Shalom is also common in modern Hebrew in Israel, as a given name or a surname. It is usually used by men as a given name but there are women named Shalom as well such as the model Shalom Harlow.

Name of organizations[edit]

Shalom can be part of an organization's name.

For example, the names of the following organizations and places refer to "peace" between Israel and its Arab neighbors:

Name of synagogues or structures[edit]

Shalom is used as part of other names, such as for synagogues, as in:

Name of events[edit]

  • The 1982 Lebanon War is known in Hebrew as Milchemet Shalom Hagalil (Hebrew: מלחמת שלום הגליל‬), which means in English, "The War for the Shalom (or Well-Being) of the Galilee".

Other[edit]

See also[edit]

References[edit]

  1. ^ Glamour of the Grammar in the Jerusalem Post
  2. ^ "Blue Letter Bible". Archived from the original on 2012-07-11. 
  3. ^ "Old Testament Hebrew Lexicon". Bible Study Tools. 
  4. ^ Rabbis Drs. Andrew Goldstein & Charles H Middleburgh, ed. (2003). Machzor Ruach Chadashah (in English and Hebrew). Liberal Judaism. 
  5. ^ Proverbs 3:17
  6. ^ Talmud, Gittin 59b
  7. ^ Maimonides, Mishneh Torah, The Laws of Chanukah 4:14
  8. ^ "Shalom: The Real Utopia". 
  9. ^ Shabbat 10b from Judges 6:24
  10. ^ Stone, Nathan J. Names of God, pg. 6, Moody Publishers, 1987
  11. ^ "The Names of God: Jehovah Shalom". blogs.blueletterbible.org. 
  12. ^ Fanning, Don. "Theology Proper," pg. 25(2009).
  13. ^ F.E. Marsh dealing with the comprehensiveness of the word shalom is the personification of Peace...and a name of God, Lockyer, Herbert. All the Divine Names and Titles in the Bible. pg. 41, 47, Zondervan, 1988
  14. ^ Hemphill, Ken. "How Excellent are Thy Names," Christianity Today 45.13 (2001): 95-97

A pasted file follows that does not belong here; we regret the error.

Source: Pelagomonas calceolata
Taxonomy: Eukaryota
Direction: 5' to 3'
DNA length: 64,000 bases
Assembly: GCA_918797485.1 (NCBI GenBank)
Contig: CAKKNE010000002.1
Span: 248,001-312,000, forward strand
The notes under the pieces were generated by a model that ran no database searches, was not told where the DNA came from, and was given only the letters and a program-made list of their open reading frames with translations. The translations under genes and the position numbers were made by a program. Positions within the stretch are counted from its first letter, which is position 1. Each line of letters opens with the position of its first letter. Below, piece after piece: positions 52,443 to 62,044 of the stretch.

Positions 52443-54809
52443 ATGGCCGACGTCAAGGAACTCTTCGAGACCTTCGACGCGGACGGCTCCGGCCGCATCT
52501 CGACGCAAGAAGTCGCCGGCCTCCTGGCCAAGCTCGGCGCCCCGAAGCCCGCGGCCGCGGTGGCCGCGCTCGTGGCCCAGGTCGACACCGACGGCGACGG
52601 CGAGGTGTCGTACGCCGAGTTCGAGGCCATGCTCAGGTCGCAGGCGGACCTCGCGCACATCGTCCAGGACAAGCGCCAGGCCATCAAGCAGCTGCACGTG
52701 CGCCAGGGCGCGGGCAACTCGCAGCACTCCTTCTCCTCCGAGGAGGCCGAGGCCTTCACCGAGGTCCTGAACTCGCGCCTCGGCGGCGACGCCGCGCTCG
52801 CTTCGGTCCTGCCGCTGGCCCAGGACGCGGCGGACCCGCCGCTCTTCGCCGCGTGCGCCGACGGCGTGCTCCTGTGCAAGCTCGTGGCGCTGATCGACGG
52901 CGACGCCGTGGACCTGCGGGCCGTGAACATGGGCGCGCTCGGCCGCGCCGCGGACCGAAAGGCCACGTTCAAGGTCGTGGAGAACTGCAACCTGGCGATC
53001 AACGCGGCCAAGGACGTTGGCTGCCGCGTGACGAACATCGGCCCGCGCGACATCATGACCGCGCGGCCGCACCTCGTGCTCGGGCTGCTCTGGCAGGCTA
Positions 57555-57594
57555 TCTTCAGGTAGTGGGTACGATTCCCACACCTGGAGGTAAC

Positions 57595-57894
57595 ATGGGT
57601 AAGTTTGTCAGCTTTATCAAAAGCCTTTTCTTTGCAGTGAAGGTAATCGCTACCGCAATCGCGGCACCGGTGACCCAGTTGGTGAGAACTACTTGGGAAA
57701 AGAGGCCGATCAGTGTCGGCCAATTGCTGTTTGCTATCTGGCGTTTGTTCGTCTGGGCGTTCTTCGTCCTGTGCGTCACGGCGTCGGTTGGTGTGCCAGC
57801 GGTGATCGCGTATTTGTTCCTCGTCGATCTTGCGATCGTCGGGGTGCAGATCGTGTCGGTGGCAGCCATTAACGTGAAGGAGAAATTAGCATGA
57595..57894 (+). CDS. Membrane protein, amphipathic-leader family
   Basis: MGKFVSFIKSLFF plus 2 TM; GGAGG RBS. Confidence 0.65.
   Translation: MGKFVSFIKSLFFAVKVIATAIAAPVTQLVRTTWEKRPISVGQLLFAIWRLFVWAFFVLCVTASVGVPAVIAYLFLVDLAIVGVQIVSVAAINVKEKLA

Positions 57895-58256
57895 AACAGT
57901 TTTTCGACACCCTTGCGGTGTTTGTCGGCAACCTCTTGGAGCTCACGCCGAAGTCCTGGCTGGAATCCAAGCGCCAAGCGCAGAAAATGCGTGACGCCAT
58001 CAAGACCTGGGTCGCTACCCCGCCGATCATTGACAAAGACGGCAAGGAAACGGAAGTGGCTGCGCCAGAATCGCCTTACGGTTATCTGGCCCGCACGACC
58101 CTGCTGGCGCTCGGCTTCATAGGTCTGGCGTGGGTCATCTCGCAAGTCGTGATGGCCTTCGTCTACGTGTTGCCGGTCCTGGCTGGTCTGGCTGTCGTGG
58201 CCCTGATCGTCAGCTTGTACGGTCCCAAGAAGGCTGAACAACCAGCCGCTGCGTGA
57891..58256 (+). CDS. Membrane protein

15. ^ Diamond, James Arthur. Converts, Heretics, and Lepers: Maimonides and the Outsider. University of Notre Dame Press, 2007
  16. ^ Trepp, Leo. "Jeremiah and We." European Judaism: A Journal for the New Europe, Vol. 27, No.1, Bergham Books (1994): 29-36
  17. ^ Spangler, Ann, ed. GW, Names of God Bible. Pg. 81, Baker Books, 2011
  18. ^ Williams, Cathy Q. "Black Online, Doctoral Psychology Graduates' Academic Achievement: A Phenomenological Self-Directed Learning Perspective." (2015)
  19. ^ Spangler, Ann. Praying the names of God: a daily guide. Pg. 9, Zondervan, 2004

Sources[edit]

  • Eirene, A Greek-English Lexicon of the New Testament and other Early Christian Literature (Chicago, IL: University of Chicago Press, 2000).
  • Eirene, shalóm, and shalám, Nueva Concordancia Strong Exhaustiva (Miami, FL: Editorial Caribe, 2002).
  • Eirene, shalom, and shalam, The New Strong’s Exhaustive Concordance of the Bible (Nashville, TN: Thomas Nelson Publishers, 1990).
  • Paz, Diccionario de la Lengua Española (Madrid, Spain: Real Academia Española, 2001).
  • Paz, Nuevo Diccionario Bíblico (Downers Grove, IL: Ediciones Certeza, 1991).
  • Shalom, The Brown-Driver-Briggs Hebrew and English Lexicon (Peabody, MA: Hendrickson Publishers, 2003)